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Nov17

Vacation Policy Transition

I want to switch from anniversary vacation renewal to annual (Jan 1 2016) renewal. I have read all the other answers and I am still struggling with this switch over. I want to make it happen for the new year. I have employees that have start dates in every month expect for 4, 5 and12. Keeping up with their hours and renewals is becoming a full time job. I want to be fair to everyone and make my job a little easier all at the same time. Please help with this calculation. Thanks.

Since you’ve read our previous posts I’ll try not to be redundant!

On January 1, 2016 employees will receive a one-time adjustment in their vacation pay which will be prorated based on their anniversary date.

The prorated vacation amount is based on the length of time between their 2016 anniversary date and December 31, 2016. This way the employees don’t lose any vacation time. The time is just awarded in January rather than later in the year on their anniversary date.

Let’s say employees receive 2 weeks of vacation per year. This calculates to 80 hours of vacation time for employees who work 8 hours a day, five days a week. Divide total number of vacation hours (80) by number of weeks in a year (52) = 1.538 hours of vacation earned per week.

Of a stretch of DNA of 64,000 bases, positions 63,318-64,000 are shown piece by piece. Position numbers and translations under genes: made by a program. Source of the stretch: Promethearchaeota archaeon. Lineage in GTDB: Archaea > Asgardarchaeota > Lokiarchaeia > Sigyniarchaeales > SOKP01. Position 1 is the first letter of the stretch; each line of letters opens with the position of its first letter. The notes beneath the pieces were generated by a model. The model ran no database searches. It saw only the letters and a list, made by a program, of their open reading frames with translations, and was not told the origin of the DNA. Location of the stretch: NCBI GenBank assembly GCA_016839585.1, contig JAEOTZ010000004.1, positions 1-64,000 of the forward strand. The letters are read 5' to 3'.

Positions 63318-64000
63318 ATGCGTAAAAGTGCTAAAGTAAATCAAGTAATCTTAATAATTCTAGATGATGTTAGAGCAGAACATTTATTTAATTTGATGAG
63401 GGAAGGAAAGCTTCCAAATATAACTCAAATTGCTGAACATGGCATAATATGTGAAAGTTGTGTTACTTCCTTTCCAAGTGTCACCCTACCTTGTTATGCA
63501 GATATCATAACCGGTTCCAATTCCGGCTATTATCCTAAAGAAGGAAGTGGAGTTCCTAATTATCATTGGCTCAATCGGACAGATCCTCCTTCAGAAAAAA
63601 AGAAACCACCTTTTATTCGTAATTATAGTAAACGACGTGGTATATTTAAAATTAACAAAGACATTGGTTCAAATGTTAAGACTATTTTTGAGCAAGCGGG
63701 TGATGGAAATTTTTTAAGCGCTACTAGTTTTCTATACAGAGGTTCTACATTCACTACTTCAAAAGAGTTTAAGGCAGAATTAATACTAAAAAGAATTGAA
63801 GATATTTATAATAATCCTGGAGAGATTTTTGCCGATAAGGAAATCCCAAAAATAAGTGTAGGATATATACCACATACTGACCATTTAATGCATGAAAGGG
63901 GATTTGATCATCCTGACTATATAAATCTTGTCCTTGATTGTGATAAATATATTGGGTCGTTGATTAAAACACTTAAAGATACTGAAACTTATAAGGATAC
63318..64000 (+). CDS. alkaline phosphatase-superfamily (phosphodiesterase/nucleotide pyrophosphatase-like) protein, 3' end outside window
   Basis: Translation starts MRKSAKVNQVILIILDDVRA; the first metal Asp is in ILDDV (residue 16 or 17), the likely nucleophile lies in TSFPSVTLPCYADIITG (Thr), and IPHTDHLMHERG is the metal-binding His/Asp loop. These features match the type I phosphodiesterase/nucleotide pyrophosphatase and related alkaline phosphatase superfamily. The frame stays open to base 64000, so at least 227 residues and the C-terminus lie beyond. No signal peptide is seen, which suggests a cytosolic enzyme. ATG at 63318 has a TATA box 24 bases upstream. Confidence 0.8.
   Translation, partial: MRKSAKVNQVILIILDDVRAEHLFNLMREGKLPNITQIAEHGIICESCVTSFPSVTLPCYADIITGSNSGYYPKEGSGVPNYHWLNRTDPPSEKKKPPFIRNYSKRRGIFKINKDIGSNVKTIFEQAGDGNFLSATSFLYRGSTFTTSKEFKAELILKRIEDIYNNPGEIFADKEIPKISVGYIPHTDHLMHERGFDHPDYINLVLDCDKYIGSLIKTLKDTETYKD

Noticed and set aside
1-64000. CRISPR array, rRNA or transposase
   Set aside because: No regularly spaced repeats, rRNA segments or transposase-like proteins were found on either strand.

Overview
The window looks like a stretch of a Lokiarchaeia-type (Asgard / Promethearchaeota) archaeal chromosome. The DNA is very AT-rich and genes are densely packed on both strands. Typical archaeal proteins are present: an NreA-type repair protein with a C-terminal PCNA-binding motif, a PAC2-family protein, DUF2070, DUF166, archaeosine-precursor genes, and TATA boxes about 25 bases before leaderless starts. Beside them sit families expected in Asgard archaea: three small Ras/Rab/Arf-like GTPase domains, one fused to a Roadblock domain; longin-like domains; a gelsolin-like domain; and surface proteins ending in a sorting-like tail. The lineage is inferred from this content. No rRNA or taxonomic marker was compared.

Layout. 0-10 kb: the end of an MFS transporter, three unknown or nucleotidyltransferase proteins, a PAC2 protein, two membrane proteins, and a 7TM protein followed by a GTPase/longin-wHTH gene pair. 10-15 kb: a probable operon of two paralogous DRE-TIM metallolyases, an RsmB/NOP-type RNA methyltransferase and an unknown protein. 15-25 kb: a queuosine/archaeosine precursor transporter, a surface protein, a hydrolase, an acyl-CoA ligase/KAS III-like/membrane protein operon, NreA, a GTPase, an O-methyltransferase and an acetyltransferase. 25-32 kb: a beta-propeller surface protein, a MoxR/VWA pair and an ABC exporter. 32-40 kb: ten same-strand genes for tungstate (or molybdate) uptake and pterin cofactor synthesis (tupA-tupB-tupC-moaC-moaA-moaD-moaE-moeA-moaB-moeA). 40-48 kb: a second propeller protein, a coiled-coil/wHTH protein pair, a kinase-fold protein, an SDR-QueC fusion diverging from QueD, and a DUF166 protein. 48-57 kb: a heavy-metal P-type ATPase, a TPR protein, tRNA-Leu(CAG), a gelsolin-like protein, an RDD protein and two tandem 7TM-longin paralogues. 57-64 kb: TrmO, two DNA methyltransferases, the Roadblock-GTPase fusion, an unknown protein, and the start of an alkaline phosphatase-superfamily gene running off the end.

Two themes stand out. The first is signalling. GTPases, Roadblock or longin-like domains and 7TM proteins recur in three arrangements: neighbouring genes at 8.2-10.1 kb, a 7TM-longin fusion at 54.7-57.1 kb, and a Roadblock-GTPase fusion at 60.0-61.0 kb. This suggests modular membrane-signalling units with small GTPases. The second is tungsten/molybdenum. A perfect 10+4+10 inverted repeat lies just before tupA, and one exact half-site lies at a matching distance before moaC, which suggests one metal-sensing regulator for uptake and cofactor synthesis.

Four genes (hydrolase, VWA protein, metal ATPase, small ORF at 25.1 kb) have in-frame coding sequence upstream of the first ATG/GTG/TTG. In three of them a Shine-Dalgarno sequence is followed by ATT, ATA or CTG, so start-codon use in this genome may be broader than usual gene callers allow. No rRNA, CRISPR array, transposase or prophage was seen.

Sarah’s anniversary date is June 2nd. On June 2, 2015, she was awarded 2 weeks or 80 hours of vacation to cover her until June 1, 2016. Now, we need to calculate the amount of time she would earn from June 2, 2016 to December 31, 2016 which is 30 weeks.

Hours of vacation earned per week (1.538) x weeks of vacation entitlement (30) = 46.14 hours of vacation.

So, Sarah would receive 46.14 hours of vacation on January 1, 2016 which, in addition to any vacation hours she currently has, will cover her until December 31, 2016. Then on January 1, 2017 she will receive her full 80 hours of vacation time.

The same calculation can be applied with any date.

John’s anniversary date is on October 6th. He just received 80 hours of vacation on October 6, 2015 to cover him until October 5, 2016. Now, we need to calculate the amount of vacation time he would earn from October 6, 2016 to December 31, 2016 which is12 weeks.

Hours of vacation earned per week (1.538) x weeks of vacation entitlement (12) = 18.46 hours of vacation.

So, John would receive 18.46 hours of vacation on January 1, 2016 which, in addition to any vacation hours he currently has, will cover him until December 31, 2016. Then on January 1, 2017 he will receive his full 80 hours of vacation time.

The calculations can be overwhelming; however, once completed the administration of an annual vacation policy is less burdensome. Before the transition, make sure you give employees ample notice of the policy change, preferably in writing. Be ready to address a lot of concerns from employees.

Feel free to post any questions in the comments section. HTH!

This entry was posted on Tuesday, November 17th, 2015 at 12:26 pm and is filed under
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